The ghosts are everywhere. In the rink where some of Britain’s greatest ever players (including the British Gretzky Tony Hand) learnt and plied their trades, they whisper stories to stir the Edinburgh hockey fan’s blood…and for a long while the stories have been all that Caps fans old and new have had to warm their frozen veins on the famously-cold winter nights.

But what stories they are. Hush now, and let us start this profile of the Capitals by briefly allowing the ghosts in Murrayfield to set hearts Racing.


“Glory days well they’ll pass you by
Glory days in the wink of a young girl’s eye”

Bruce Springsteen

It is a good thing to be well-descended, but the glory is still owned by our ancestors”

For British hockey fans, there are few more storied names then that of the Murrayfield Racers. Founded in 1956 from the then-extant Royals, the Racers are one of the most successful names of the “golden age” of British hockey, winning the British league four times in a row in the late 60’s and early 70s, along with a string of Northern League titles and some truly epic rivalries with other historical titans of the British game such as Whitley Bay Warriors and Durham Wasps. They’ve also been the team of legendary names like Chris Kelland, Rick Fera, Paul Pentland, Jock Hay…and oh yes, the hometown club and breeding ground of the greatest British born player ever to play the game (shown in his young prime in the pic above) Tony Hand.
The teams at the rink carried the Racers/Royals name from 1952 right up until 1998, and were one of the most historic franchises around…and then they collapsed. Edinburgh hockey looked like it would die, before being saved by Scott Neil. And this is where the Edinburgh Capitals were born.

Mask your doubts with broken smiles, and cover your hurt in your pride”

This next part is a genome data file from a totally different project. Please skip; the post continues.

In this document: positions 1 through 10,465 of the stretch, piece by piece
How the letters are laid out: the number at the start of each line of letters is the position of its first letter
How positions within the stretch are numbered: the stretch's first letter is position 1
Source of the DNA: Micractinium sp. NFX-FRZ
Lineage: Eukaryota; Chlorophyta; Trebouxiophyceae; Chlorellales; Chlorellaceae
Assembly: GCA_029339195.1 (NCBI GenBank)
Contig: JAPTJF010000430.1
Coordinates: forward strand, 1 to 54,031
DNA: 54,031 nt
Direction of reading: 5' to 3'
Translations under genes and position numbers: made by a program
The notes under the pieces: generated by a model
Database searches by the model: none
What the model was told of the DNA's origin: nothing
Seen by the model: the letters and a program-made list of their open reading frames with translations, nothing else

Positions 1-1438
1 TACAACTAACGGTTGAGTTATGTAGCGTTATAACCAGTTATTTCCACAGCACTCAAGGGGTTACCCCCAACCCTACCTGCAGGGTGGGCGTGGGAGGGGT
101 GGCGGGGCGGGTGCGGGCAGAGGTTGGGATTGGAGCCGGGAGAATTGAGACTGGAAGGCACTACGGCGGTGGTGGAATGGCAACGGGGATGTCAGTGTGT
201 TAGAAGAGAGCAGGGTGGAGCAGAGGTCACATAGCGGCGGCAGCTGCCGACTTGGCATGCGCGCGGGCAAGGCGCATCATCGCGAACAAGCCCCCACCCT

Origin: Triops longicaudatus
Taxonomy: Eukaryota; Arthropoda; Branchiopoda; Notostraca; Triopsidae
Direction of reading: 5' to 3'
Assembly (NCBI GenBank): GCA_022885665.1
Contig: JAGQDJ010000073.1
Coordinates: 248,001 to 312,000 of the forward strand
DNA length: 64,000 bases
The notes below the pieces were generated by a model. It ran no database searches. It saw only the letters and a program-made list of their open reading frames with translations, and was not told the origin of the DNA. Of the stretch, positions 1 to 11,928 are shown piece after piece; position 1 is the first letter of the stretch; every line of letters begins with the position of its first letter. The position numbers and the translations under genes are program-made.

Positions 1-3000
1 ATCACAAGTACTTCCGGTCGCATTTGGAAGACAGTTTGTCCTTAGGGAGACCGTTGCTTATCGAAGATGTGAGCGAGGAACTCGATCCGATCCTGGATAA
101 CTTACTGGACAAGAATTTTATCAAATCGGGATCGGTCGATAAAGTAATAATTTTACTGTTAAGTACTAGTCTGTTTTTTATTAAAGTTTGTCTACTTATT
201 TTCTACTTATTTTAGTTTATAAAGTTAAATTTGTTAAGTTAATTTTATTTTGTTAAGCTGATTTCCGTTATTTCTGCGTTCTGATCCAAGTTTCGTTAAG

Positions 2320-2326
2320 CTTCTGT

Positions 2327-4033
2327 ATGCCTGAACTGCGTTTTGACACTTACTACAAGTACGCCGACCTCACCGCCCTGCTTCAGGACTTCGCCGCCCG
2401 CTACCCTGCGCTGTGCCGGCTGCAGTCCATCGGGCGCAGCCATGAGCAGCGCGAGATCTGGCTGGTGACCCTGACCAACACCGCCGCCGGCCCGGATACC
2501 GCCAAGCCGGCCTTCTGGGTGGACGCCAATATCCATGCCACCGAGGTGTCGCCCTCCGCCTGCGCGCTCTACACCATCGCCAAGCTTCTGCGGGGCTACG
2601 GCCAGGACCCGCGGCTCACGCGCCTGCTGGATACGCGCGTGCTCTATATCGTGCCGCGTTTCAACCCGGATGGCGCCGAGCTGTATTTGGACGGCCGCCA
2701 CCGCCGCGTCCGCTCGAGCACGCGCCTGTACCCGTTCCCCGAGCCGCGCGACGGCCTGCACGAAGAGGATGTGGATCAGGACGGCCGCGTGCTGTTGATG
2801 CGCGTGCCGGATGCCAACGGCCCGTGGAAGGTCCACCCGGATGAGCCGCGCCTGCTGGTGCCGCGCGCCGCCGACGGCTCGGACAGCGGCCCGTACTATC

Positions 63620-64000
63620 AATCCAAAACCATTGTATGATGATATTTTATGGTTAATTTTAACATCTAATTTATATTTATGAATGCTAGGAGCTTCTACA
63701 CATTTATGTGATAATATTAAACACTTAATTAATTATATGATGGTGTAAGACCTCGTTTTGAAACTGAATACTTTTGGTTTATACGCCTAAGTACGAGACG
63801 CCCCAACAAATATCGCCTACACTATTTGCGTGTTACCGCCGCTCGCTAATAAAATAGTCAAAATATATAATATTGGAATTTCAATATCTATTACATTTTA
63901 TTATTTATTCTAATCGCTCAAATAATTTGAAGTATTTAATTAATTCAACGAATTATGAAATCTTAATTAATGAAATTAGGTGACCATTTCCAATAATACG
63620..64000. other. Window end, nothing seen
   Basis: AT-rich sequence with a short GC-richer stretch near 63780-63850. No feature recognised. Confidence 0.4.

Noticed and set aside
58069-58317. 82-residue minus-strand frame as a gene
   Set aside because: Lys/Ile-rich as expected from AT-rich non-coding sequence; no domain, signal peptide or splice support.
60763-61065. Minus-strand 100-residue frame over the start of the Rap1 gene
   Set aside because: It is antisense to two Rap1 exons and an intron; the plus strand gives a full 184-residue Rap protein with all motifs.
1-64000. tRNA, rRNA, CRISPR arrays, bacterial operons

VNV Nation: “The Great Divide”

Almost since birth, the Capitals have battled manfully against the twin demons of the shadow of their illustrious forebears and a budget that simply isn’t anywhere near that of its competitors. Run on a shoestring, the Caps have only qualified for the post-season playoffs in less than half of their seasons (quite some feat when you consider that they play in a league where only two teams miss out). Their highest league position (apart from a third in the British National League when coached for one season by their favourite son Tony Hand) has been sixth.

For almost the whole of its existence, Edinburgh Capitals hockey has been in the doldrums, with small crowds. Apart from the odd shock victory against the odds, some pulsating derbies against Fife and the truncated hope of the Doug Christiansen era (oh yes, and one glorious season under returning Messiah Tony Hand in the British National League) the Scottish capital has been a place where the underdog roamed, defeat was borne with stoic hope that at least the teams would work hard, and the Caps fanbase found solace on being on the wrong side of the divide with a pride in their team’s battling spirit and in individual heroes-heroes like Martin Cingel.

Cingel was, and is, a true legend of the “modern” British game, certainly of the EIHL era. The man from Povazka Bystrica and now honorary Scot has played for the Capitals for 11 of their 16 seasons, and led them as captain for seven of them – such loyalty from an “import” is almost unheard of in the EIHL era. Not only that, but he leads the franchise in games played (over 300 more than his closest competitor), goals, assists, AND penalty minutes. Names like his, Mark Hurtubise, Jade Portwood and Curtis Leinweber have been bright spots in an almost unrelenting parade of seasons where, just as things seemed to look up, things would collapse.

The Caps have had coaches and players poached by richer teams, injuries, coaches resign before they’ve even got their foot in the door, constant questions about their place in the league, bankruptcy fears, and crowds that seemed dwarfed by their 3,800 seat home. Indeed, after they beat Braehead recently, Clan owner Jamie Black took a dig at these crowds that managed to raise the ire of fans outside Edinburgh…as this excellent blog by Cardiff Devils Live’s Sean Phillips explains. But the dig itself is only symptomatic of the same things that have been aimed at the Caps for many years. They’ve been the proverbial red-headed stepchild of the EIHL ever since they joined, and suffered for it.

In short, it’s not always been fun being a Caps fan. Under Slovak Richard Hartmann, they’ve tried to focus on an Eastern European style that’s been derided as “boring”, “not suited to the league” and many other adjectives…and while it’s brought them individual success, the start of this season seemed to show that this would be another long, hard, Caps season.


“If you and I had been anything less, than these tormented souls
We would never have gone so far, to become what we are.” 

VNV Nation: “Verum Aeternus”